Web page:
The Oklahoma Department of Corrections (ODOC) commends FWD.US and the Oklahoma Council of Public Affairs’ effort to educate the public as to potential financial impacts of SQ 805 if it were to become law. While ODOC appreciates the goal of reducing sentence lengths absent a commensurate public safety benefit, the calculation of the financial impact to ODOC’s operating budget cannot account for the realities of budget forecasting, sentencing, and prison operations.
The recent budget shortfall, unexpected even one year ago, reduced ODOC’s FY 2021 budget by more than $24,000,000. This nullifies the projected savings from SQ 805 for the next 4.5 years. The pandemic coupled with a drastic drop in oil and gas revenues precipitates a bleak fiscal forecast for years. Any cost savings realized by potential sentence reductions will help plug the most serious holes in the agency’s operations.
OCPA predicts ending sentence enhancement for non-violent felonies will reduce overall sentence lengths, saving ODOC millions of dollars. This does not account for the judicial system’s ability to apply the maximum range of punishment and/or consecutive sentences based on multiple felony charges; a practice that could reduce projected savings. For reference, ODOC inmates are serving an average of three separate sentences.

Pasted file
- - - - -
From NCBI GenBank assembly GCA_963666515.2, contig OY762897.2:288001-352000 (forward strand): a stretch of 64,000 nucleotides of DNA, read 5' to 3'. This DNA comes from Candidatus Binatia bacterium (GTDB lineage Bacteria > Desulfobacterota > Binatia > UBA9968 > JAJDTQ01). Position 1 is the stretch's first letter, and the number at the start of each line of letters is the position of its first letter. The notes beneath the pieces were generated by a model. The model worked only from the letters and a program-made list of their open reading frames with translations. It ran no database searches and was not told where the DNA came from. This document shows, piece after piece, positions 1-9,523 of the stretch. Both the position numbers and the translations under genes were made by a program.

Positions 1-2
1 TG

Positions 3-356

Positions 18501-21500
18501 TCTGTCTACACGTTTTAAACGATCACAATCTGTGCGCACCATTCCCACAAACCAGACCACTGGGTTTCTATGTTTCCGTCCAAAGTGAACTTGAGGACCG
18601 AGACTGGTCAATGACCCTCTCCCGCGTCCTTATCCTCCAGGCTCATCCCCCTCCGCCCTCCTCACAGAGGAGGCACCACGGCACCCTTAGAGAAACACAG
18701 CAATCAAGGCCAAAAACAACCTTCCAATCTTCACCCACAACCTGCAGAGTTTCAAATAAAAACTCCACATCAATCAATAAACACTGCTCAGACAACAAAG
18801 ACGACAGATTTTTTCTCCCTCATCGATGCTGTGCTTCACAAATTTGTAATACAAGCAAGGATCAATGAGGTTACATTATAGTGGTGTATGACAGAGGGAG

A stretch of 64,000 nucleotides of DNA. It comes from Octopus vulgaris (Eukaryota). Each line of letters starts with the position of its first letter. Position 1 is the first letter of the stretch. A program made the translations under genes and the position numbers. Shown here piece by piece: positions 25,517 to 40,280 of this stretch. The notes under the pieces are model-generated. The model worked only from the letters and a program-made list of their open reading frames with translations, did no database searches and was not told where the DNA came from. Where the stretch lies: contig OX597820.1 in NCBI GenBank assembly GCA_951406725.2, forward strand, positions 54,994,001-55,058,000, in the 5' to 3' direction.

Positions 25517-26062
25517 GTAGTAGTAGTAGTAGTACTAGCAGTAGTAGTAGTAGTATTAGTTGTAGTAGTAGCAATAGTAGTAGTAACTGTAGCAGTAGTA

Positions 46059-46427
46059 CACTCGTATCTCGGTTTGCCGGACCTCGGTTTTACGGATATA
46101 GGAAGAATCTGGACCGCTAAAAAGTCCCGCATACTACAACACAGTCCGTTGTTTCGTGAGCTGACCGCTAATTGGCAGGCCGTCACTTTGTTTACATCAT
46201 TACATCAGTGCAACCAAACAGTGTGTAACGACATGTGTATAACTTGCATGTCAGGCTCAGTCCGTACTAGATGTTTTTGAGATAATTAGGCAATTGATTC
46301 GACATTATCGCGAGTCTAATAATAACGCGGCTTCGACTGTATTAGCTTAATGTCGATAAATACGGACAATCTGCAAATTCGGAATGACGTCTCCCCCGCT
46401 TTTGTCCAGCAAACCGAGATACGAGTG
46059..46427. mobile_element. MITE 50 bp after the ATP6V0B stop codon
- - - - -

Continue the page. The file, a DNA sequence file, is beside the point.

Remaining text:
The predicted reduction of 8.5% of ODOC’s prison population over the next decade equates to an average of 200 inmates each year from our current population of approximately 24,000. At best, OCPA projects closing facilities; however, ODOC facility maintenance and improvement costs are dynamic and difficult to forecast the further we project. Accruing savings requires ODOC’s financial needs remain static as well as the budget itself.
ODOC continually seeks to maximize available resources to provide inmates the tools necessary to transition into productive citizens. While we encourage candid discussion on improving criminal justice in Oklahoma, ODOC must remain practical, albeit optimistic, about our financial future. We look forward to furthering the discussion on moving Oklahoma to a Top Ten State for criminal justice reform.